signing the treaty of traverse des sioux

    Native American Tribes


    Native American Policy can be defined as the regulations and procedures established and adapted in the United States to define the relationship between Native American tribes and the federal government. When the United States initially became an independent country, it adopted the European policies towards the native peoples, but over the course of two centuries the U.S. adapted its own widely varying regulations regarding the changing perspectives and necessities of Native American oversight.

    In 1824, in order to execute the U.S. government’s Native American policies, Congress created a new bureau within the War Department referred to as Bureau of Indian Affairs, which worked closely with the U.S. Army to enforce their policies. At times the federal government recognized the Indians as self-governing, separate political communities with varying cultural identities; however, at other times the government attempted to force the Native American tribes to abandon their cultural identity, let go of their land and assimilate into the American culture.

     

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    With the steady stream of settlers into Indian controlled land, Eastern newspapers printed sensationalized stories of cruel native tribes carrying out widespread massacres of hundreds of white travelers. Although some settlers lost their lives to American Indian attacks, this was certainly not the norm; in fact, Native American tribes frequently helped settlers cross over the Plains. Not only did the American Indians peddle wild game and other necessities to travelers, but they served as guides and messengers between wagon trains as well. Despite the good natures of the American Indians, settlers still anticipated the risk of an attack.

     

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    To quiet these anxieties, in 1851 the U.S. government presented a conference with several local Indian tribes and established the Treaty of Fort Laramie. Under this treaty, each Native American tribe accepted a bounded territory, allowed the government to construct roads and forts in this territory and agreed to not assault settlers; in return the federal government agreed to honor the boundaries of each tribe’s territory and make gross payments to the Indians. The Native American tribes responded quietly to the treaty; in fact the Cheyenne, Sioux, Crow, Arapaho, Assinibione, Mandan, Gros Ventre and Arikara tribes, who entered into the treaty, even agreed to end the hostilities between their tribes to be able to accept the terms of the treaty.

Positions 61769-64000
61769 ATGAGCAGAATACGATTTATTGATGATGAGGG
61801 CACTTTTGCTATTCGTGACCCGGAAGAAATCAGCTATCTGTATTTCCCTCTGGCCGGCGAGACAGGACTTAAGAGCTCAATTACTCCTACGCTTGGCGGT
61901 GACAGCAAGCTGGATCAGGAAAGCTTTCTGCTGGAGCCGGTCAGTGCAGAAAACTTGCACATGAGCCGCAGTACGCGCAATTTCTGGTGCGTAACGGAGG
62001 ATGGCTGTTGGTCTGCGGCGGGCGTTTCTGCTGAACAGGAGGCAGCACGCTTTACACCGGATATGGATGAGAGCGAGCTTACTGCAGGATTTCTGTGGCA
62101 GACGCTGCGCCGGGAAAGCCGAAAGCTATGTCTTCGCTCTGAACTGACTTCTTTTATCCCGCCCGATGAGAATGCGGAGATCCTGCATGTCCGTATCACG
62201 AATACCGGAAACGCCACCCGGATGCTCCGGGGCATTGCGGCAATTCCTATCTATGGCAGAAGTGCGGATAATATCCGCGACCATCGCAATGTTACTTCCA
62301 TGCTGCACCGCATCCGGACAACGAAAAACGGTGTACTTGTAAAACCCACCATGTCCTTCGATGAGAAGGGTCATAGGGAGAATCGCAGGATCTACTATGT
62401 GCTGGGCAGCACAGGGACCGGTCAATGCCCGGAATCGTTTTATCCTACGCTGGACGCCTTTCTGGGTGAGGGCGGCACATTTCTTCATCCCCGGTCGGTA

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    indian treaties were regularly violated by the USThis peaceful agreement between the U.S. government and the Native American tribes did not stand very long. After hearing tales of fertile acreage and great mineral wealth in the West, the government soon broke their assurances established in the Treat of Fort Laramie by permitting thousands of non-Indians to flood into the area. With so many newcomers heading west, the federal government established a policy of limiting Native Americans to reservations, small areas of acreage within a group’s territory that was set aside exclusively for their use, to be able to grant more land for the non-Indian settlers.

    In a series of new treaties the U.S. government commanded Native Americans to abandon their land and migrate to reservations in exchange for protection from attacks by white settlers. In addition, the Indians were offered a yearly payment that would include cash in addition to foodstuffs, animals, household goods and agricultural equipment. These reservations were created in an effort to pave the way for increased U.S. growth and involvement in the West, as well as to keep the Native Americans isolated from the whites in order to reduce the chance for friction.